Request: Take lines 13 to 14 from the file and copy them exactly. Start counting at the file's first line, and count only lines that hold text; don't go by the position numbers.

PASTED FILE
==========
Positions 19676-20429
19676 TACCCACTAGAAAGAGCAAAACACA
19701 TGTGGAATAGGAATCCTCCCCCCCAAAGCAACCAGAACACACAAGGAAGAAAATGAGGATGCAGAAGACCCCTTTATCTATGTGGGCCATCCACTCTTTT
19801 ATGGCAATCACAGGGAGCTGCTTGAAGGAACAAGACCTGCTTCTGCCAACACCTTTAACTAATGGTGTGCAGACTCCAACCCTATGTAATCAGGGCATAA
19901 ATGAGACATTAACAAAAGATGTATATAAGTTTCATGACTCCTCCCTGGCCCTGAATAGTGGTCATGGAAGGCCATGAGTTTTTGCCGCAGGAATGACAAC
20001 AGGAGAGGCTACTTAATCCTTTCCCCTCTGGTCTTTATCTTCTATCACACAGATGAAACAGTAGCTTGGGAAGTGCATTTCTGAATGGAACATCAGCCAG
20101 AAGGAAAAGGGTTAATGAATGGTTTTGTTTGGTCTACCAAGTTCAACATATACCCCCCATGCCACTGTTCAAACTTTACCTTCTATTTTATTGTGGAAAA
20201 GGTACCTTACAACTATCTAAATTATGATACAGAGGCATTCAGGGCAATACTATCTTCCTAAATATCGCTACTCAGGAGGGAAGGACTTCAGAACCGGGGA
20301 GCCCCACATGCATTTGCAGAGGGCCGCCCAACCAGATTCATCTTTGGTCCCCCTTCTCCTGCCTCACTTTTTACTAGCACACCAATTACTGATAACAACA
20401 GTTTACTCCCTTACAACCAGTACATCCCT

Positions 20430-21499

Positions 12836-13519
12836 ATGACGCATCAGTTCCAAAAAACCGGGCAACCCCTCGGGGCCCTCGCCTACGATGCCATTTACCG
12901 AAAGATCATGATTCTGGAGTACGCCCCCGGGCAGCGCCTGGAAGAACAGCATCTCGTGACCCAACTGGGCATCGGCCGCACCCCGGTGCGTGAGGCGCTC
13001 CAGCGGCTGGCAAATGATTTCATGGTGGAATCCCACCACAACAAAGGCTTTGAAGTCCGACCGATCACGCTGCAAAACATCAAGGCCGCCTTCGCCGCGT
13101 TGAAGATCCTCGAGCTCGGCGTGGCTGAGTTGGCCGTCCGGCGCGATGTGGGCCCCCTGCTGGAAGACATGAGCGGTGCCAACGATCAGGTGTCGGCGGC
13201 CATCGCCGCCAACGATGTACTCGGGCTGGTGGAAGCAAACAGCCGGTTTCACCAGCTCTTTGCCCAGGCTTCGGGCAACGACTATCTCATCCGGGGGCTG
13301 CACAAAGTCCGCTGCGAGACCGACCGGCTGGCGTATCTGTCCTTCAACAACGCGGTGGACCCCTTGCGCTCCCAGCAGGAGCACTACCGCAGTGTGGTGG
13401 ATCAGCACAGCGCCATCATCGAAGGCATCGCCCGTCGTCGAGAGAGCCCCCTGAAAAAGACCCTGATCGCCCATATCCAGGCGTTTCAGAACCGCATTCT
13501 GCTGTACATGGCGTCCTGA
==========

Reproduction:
12836 ATGACGCATCAGTTCCAAAAAACCGGGCAACCCCTCGGGGCCCTCGCCTACGATGCCATTTACCG
12901 AAAGATCATGATTCTGGAGTACGCCCCCGGGCAGCGCCTGGAAGAACAGCATCTCGTGACCCAACTGGGCATCGGCCGCACCCCGGTGCGTGAGGCGCTC